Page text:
I am sure most of us have grown up hearing the phrase “Not felling well? I’ll make you some chicken noodle soup”. As it turns out, there is more to this than it being just a mere wives’ tale after all. Research is now showing that there really are some medicinal qualities to eating chicken noodle soup, or chicken soup with vegetables, when you are feeling under the weather. There are many different versions of chicken soup around the world, and it seems like eating chicken soup is a universal remedy when feeling ill. No matter what other ingredients go into the soup, it almost always contains onions, garlic and carrots, as well as the chicken and the stock. According to Dr. Stephen Rennard, MD, from the University of Nebraska Medical Center, eating some kind of a hot soup even with the minimal ingredients of chicken, onions, garlic, carrots and stock acts as an anti-inflammatory agent for the nasal cells, which reduces nasal congestion. Researchers cannot specifically identify the ingredient or ingredients in chicken soup that makes it so effective against fighting off colds and infections, but say it may just very well be the combination of the vegetables and the chicken working together that gives chicken soup its medicinal effectiveness. The chicken and chicken stock are both full of proteins and amino acids; one in particular, called cysteine, that help thin the mucus in the lungs, as well as aiding in building up weak muscles, which also helps to fight off infections and illness. With the addition of onions and garlic, both containing protein, calcium and sulphur, the swelling in the nasal cavities is reduced, which aids in combatting nasal congestion. By adding carrots, you are also adding Vitamin A, and that strengthens and increases the white blood cells, which in turn fight off infections. The more vegetable you add, the more healing properties of the soup. So next time you are feeling under the weather, you really should eat that chicken noodle soup that is offered to you. It really will help you feel better. Of course, you can eat chicken soup at any time, not just when you are sick.
I have been craving chicken noodle soup for awhile, and decided with it being excellent soup weather, now was the perfect time to make some chicken noodle soup. I love thick, chowdery soups, so I made a thick, creamy chicken noodle soup. It warmed me up from the inside out. No, it is not as healthy as a chicken noodle soup without the cream, but it sticks to the ribs more (unfortunately, in more ways than one) and is more of a meal with the addition of the cream.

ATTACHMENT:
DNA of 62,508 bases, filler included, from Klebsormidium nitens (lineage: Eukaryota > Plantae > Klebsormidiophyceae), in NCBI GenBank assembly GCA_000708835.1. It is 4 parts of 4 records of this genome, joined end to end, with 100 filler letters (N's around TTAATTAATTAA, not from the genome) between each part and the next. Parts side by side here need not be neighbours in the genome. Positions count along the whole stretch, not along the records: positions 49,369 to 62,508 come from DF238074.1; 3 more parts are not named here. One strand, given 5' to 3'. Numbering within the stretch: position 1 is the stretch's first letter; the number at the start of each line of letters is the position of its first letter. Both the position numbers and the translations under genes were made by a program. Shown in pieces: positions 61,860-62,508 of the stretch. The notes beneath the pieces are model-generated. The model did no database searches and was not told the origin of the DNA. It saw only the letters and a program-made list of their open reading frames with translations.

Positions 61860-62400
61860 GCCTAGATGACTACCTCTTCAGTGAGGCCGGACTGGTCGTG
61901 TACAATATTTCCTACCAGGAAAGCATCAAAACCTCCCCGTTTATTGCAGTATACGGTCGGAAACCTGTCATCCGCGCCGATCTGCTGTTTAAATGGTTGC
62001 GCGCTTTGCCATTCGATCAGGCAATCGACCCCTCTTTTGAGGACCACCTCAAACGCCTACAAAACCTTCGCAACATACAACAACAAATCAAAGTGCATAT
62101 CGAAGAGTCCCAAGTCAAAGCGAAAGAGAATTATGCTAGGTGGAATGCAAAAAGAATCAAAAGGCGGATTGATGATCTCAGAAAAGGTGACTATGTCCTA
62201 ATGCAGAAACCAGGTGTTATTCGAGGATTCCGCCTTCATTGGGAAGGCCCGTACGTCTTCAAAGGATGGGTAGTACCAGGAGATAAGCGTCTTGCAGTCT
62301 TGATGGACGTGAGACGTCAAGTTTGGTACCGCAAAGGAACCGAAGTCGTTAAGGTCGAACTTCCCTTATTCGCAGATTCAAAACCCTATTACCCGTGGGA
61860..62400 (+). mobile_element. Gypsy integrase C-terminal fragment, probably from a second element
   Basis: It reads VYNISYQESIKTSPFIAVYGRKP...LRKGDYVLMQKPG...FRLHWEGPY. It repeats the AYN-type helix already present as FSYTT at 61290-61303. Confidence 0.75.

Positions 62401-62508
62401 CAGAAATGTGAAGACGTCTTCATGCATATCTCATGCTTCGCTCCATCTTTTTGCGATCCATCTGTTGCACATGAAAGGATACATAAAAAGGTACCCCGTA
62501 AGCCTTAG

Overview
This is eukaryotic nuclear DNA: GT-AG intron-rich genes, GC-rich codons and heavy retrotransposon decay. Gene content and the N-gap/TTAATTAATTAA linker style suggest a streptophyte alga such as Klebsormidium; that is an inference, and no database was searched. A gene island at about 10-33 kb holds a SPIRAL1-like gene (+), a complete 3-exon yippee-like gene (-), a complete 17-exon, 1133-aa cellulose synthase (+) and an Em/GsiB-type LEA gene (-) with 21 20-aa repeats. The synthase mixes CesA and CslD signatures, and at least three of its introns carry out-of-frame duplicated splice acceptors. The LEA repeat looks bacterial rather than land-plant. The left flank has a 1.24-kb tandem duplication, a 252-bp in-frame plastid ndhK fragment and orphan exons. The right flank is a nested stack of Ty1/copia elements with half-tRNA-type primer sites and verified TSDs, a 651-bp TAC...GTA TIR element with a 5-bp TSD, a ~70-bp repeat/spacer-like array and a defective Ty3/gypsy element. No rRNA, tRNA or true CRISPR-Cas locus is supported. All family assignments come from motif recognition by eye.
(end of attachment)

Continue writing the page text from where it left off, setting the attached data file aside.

Thick and Creamy Chicken Noodle Soup
1 1/2-2 lbs chicken, cubed small
1 onions, diced fine
3 carrots, diced fine
3 celery stalks, diced fine
1-1 1/2 heaping TBSP garlic
6 cups chicken stock ( I made my own turkey stock and used that)
1 cup fresh green beans, cut into 1″ pieces
1 cup frozen peas
1 lb uncooked noodles of your choice (I used extra wide egg noodles)
3/4-1 cup flour
salt & pepper to taste
1-2 tsp cayenne pepper (optional)
1 tsp each fresh thyme, oregano, sage – if fresh, chop fine
olive oil and butter for cooking
2 cups heavy whipping cream
Once you have the vegetables and chicken cut, coat the chicken in flour. Cook the chicken in a large pot in a combination of olive oil and butter. Cook until the chicken is cooked completely and is slightly browned.
Once the chicken is completely cooked, remove it from the pot and set it aside. Add the vegetables, and more oil/butter if needed, and cook them until they are tender and the onions are translucent.
Once the vegetables are cooked, add the chicken, stock and seasonings. If you are using dried herbs, now is the time to add those too. If you are using fresh herbs, wait to add those later. Mix well and bring to a boil. Let it boil for about 5 minutes, then reduce the heat to a simmer and let simmer for about 30 minutes, stirring occassionally.
Add the pasta, cream and fresh herbs if using, and continue to cook for about 10 more minutes. Adjust the seasonsings if necessary. Combine everything well. Ladle it up and enjoy.
It was a simple meal of just soup with warmed ciabiatta bread and wine. Every time I make a simple meal of soup, it always reminds me of my favorite picture that I grew up with. Granted, my soup and meal is not as humble as the meal in the picture, but it is a good reminder that sometimes simple is best.